Getting Started with Graylog – Community Post

The Graylog community is what makes the product so exciting. It is awesome to see our community members take the time to help everyone over on our community forumstwitterreddit or on their own private channels. I wanted to take some time to highlight a blog post by Community member BlueTeamNinja (aka Big Abe) who, after tackling a Graylog deployment shared lessons learned from a non-Linux/non-Elk person.

The original Community outreach was to get some advice on setting up a Graylog Deployment as what he was reading was not getting him to the right starting off point. After figuring it all out, BlueTeamNinja did a great job of writing up an overview of Graylog and giving out some great Pro Tips. I wanted to expand a bit on the sections of the article with additional thoughts and considerations when you are first getting started.

I recommend starting with Big Abe’s blog post here.


Inputs can be tied to individual Graylog nodes and to a specific network interface of the node if you would like making it very strict on where we listen for data coming in.  Additionally if you have a cluster of Graylog nodes and want a syslog listener on all of them, you can select the “Global” option at the top of the input to have it deployed everywhere.

If you would like to encrypt your communications you can use TLS encryption for your agents by following the guide in our docs.

You can also add a static field to each log collected by the input to help with the processing and visualization down the line.  An example would be to add a tag “from_paloalto” from an input accepting all your firewall data.  We could move this to its own stream easily with a stream rule.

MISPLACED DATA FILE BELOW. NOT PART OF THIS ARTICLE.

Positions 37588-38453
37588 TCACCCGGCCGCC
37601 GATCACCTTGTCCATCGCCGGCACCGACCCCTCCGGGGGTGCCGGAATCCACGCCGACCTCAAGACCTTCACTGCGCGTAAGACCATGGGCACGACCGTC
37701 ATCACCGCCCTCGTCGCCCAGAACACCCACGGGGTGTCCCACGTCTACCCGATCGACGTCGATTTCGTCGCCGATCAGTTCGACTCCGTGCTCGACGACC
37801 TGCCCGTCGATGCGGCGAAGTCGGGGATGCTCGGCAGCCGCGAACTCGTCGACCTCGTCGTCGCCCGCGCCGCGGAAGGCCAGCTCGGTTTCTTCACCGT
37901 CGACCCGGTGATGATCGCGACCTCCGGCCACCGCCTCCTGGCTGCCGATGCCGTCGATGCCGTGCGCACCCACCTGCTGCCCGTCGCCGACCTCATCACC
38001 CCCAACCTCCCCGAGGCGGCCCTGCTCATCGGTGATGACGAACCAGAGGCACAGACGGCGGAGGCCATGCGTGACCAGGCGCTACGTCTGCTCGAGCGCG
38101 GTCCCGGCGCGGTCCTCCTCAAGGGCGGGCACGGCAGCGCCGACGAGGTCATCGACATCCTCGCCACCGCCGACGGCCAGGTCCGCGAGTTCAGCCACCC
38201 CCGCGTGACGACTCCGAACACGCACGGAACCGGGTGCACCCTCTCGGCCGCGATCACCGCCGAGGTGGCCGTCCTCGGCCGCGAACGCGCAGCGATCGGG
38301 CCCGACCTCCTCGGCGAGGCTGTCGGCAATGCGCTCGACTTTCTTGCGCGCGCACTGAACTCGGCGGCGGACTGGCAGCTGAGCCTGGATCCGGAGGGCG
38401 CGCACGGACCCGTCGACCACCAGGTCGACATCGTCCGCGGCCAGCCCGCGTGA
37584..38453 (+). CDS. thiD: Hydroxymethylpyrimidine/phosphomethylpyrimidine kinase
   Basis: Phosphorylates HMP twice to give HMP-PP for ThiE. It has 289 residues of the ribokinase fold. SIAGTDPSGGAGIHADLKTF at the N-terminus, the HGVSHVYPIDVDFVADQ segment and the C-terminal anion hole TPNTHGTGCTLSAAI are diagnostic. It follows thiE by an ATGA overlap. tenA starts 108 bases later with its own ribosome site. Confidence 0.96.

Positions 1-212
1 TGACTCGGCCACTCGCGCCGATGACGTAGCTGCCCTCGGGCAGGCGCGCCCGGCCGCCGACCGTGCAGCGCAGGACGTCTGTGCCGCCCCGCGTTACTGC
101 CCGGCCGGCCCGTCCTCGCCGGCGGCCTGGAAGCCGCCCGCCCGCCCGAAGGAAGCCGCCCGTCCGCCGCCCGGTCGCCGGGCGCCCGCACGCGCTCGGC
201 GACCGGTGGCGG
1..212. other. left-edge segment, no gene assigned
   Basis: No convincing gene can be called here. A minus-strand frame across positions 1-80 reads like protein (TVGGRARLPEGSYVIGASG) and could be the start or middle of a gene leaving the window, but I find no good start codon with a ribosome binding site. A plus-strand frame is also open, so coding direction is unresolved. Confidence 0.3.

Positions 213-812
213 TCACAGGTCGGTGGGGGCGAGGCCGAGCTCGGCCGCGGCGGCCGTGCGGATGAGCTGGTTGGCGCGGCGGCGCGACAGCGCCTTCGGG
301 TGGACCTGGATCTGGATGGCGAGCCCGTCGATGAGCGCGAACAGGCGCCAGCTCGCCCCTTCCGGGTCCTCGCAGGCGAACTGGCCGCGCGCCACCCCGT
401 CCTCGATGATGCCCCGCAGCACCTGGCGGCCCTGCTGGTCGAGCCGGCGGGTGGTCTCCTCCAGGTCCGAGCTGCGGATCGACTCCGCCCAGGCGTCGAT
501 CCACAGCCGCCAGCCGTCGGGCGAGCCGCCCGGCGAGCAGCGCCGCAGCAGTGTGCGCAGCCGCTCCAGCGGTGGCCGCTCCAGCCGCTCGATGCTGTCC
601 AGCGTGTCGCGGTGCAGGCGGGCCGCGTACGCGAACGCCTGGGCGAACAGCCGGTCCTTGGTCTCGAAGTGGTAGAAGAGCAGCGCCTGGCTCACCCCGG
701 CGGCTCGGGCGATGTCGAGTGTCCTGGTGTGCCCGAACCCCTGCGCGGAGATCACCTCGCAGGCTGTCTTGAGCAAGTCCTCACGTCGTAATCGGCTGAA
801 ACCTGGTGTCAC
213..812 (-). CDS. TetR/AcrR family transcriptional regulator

Streams do allow for different index retention times, as the streams are tied to an index set.  Along with the retention times you can also put in role based access control to each stream, through the Authentication Management module. For example, roles can be created for Windows Administrators and Network Administrators, and only the relevant streams with their data can be given access to the role.

Streams can also have their own outputs as well, if you would like to take one stream of log data and send it off to a third party system for further use.


Indices or Index Sets are groupings of logs saved on the Graylog server/node. Many streams can write to one index, or you can have one index per stream. This really comes down to your retention strategy, desire to segregate your logs and performance as you grow. Each index set allows for replicas (backup copies) if the data is highly critical, and with Enterprise features, allows you to archive off your logs for long term storage. You can select your desired retention length and type of compression as well to save on disk space.


Pipelines allow for full message processing to happen from cleaning up the logs, to adding in lookup tables and changing field names. While there are many possibilities with pipelines listed in the article, I wanted to add pipelines allow you to enrich your data with GeoLocation information, threat intelligence data and local lookup table data. Please look at these blog posts for further details on pipelines.  Windows  Threat Intel


I can’t say thank you enough to our great community to put out articles like the one above and to Big Abe at for putting down all his experience and knowledge for everyone to use.  Please join our community forum or follow us on the r/graylog subreddit for more great help from your fellow Graylog users.

Get the Monthly Tech Blog Roundup

Subscribe to the latest in log management, security, and all things Graylog blog delivered to your inbox once a month.